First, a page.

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Hum Reprod. 2009 May;24(5):1200-5. doi: 10.1093/humrep/den490. Epub 2009 Jan 28.

Maternal levels of perfluorinated chemicals and subfecundity.

Author information

1
Department of Epidemiology, School of Public Health, University of California - Los Angeles, PO Box 951772, 71-254 CHS, 650 Charles E. Young Drive South, Los Angeles, CA 90095-1772, USA. cfei@ucla.edu

Abstract

BACKGROUND:

Perfluorooctanoate (PFOA) and perfluorooctane sulfonate (PFOS) are ubiquitous man-made compounds that are possible hormonal disruptors. We examined whether exposure to these compounds may decrease fecundity in humans.

METHODS:

Plasma levels of PFOS and PFOA were measured at weeks 4-14 of pregnancy among 1240 women from the Danish National Birth Cohort recruited from 1996 to 2002. For this pregnancy, women reported time to pregnancy (TTP) in five categories (<1, 1-2, 3-5, 6-12 and >12 months). Infertility was defined as having a TTP of >12 months or received infertility treatment to establish this pregnancy.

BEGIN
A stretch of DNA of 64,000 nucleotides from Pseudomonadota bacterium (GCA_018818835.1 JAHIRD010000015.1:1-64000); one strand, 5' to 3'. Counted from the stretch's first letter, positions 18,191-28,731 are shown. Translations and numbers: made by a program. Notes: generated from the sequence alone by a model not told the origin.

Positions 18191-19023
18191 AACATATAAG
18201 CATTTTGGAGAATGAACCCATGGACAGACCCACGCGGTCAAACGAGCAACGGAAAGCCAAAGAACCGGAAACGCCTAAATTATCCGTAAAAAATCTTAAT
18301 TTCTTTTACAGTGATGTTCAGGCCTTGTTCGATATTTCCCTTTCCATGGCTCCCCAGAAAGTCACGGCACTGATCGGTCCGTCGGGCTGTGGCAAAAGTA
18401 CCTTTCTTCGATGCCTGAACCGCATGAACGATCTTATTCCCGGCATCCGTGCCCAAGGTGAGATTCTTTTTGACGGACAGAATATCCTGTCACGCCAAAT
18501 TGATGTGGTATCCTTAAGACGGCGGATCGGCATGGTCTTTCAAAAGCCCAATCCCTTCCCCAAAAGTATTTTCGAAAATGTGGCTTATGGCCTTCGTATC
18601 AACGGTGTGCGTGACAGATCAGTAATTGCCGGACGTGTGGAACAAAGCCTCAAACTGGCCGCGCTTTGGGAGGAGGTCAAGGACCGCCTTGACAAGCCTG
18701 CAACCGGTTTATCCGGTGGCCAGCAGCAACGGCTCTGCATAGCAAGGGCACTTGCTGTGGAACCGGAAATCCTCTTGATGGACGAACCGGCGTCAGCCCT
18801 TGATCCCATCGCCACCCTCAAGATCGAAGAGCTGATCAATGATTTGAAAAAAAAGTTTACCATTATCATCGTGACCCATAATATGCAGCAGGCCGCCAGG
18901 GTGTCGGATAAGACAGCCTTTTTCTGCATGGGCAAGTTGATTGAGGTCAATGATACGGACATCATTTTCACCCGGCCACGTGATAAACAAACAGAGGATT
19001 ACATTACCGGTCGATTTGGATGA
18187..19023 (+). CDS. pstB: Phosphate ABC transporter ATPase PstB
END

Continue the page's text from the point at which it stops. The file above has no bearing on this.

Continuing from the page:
RESULTS:

Longer TTP was associated with higher maternal levels of PFOA and PFOS (P < 0.001). Compared with women in the lowest exposure quartile, the adjusted odds of infertility increased by 70-134 and 60-154% among women in the higher three quartiles of PFOS and PFOA, respectively. Fecundity odds ratios (FORs) were also estimated using Cox discrete-time models. The adjusted FORs were virtually identical for women in the three highest exposure groups of PFOS (FOR = 0.70, 0.67 and 0.74, respectively) compared with the lowest quartile. A linear-like trend was observed for PFOA (FOR = 0.72, 0.73 and 0.60 for three highest quartiles versus lowest quartile). When all quartiles were included in a likelihood ratio test, the trends were significant for PFOS and PFOA (P = 0.002 and P < 0.001, respectively).

CONCLUSIONS:

These findings suggest that PFOA and PFOS exposure at plasma levels seen in the general population may reduce fecundity; such exposure levels are common in developed countries.

PMID:
19176540
DOI:
10.1093/humrep/den490
[Indexed for MEDLINE]

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